For a feature in last week’s Press, I spent a Saturday morning visiting the Kinghorn RNLI team. However, due to the less than ideal weather conditions, I could not go out in the boat. So, I returned last weekend…
It was Megan Davidson, the self-proclaimed banter queen of the boat, who fired us off into the relatively calm waters of the Forth. Despite the tranquil conditions, she did her upmost to find the biggest waves to ride over, refusing to take pity on my stomach.
Thankfully, I had not eaten breakfast.
We shot off to Granton, where the trio practiced the routine of attaching a stranded boat to their own, one of the most common situations they face.
I stood befuddled at the sheer amount of knots it was crucial to know, all offering different roles in different situations. I tried to take it all in but, despite Neil Chalmers’ teaching, a vacuum formed in my head where new information is supposed to go.
It was soon time to go back to base. However, about half way across the Forth and a mile away from Inchkeith, the boat came to a stop.
Neil, who had taken over from Megan on steering duties, had a gleeful smile as he began to perform doughnuts in the boat.
Once we’d come to a stop, I was told now would be a good time to jump out of the boat.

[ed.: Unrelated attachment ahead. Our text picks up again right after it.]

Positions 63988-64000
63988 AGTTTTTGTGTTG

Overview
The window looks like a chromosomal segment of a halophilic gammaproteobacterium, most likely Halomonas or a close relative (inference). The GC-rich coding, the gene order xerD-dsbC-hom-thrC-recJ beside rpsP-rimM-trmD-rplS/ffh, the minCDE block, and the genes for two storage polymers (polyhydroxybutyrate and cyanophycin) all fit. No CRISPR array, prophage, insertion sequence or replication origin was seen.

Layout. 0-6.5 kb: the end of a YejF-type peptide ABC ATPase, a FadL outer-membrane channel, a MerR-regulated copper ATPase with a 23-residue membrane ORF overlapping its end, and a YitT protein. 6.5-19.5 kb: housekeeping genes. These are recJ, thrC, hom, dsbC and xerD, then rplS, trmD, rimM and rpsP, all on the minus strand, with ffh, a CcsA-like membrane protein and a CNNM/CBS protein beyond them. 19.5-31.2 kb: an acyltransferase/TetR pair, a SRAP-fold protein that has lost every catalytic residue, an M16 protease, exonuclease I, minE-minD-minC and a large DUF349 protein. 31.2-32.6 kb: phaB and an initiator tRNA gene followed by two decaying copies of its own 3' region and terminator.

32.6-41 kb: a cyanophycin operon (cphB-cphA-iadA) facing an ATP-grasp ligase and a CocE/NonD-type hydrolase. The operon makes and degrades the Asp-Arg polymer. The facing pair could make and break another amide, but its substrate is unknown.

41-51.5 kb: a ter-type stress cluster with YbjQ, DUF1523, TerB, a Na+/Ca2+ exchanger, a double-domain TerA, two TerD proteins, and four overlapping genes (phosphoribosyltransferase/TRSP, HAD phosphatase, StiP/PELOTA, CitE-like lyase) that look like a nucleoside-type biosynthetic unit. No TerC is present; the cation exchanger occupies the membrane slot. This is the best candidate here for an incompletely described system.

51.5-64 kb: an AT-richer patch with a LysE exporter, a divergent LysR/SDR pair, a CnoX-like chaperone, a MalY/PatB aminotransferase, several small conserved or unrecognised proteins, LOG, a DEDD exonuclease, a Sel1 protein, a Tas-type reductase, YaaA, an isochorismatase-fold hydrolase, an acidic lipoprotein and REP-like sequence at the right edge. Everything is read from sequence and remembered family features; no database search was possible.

So I, along with Sam Walters, leapt off the side of the boat and into Forth.
It’s a strange feeling, floating about in the middle one of Scotland’s biggest rivers, arms outstretched, relaxing. Thanks to the wetsuit, you don’t feel the cold. But if I had one piece of advice if you ever find yourself floating about the Forth: keep your mouth shut. I laughed as the boat came past and splashed us, and ended up with a mouth full of salt water. I don’t even want to begin thinking about germs.
The most embarrassing moment of the trip, though, was when the boat came back to pick us up. I grabbed hold of two bars inside the boat and waited for a wave to lift me up. I mistimed the moment. It required all three of the crew to drag me on board. I felt like a beached whale.
As if the morning had not been great enough, there was more to come. After arriving back and helping clean the boat, someone on the beach spotted the Forth’s resident humpback whale. For the first time in my life I got to see a whale leaping (or whatever whales do) out of the water, pretty much in the same spot I had floated around in some 20 minutes before. I was speechless (and those in the office will tell you that’s a rare occasion).
I can’t thank the team at the Kinghorn RNLI station enough for their hospitality. It was a true once-in-a-lifetime experience blasting through the Forth waters, floating about the river, and even getting to see the whale. I also can’t say enough about them and their dedication and commitment to helping others. There is no financial reward for them. No big thanks for the hours of practice. But it’s clear that they all love what they do, and the camaraderie in the team makes it fun to be around them.
The Kinghorn RNLI team will be hosting an information event on Kinghorn High Street on Saturday, from 10am to noon.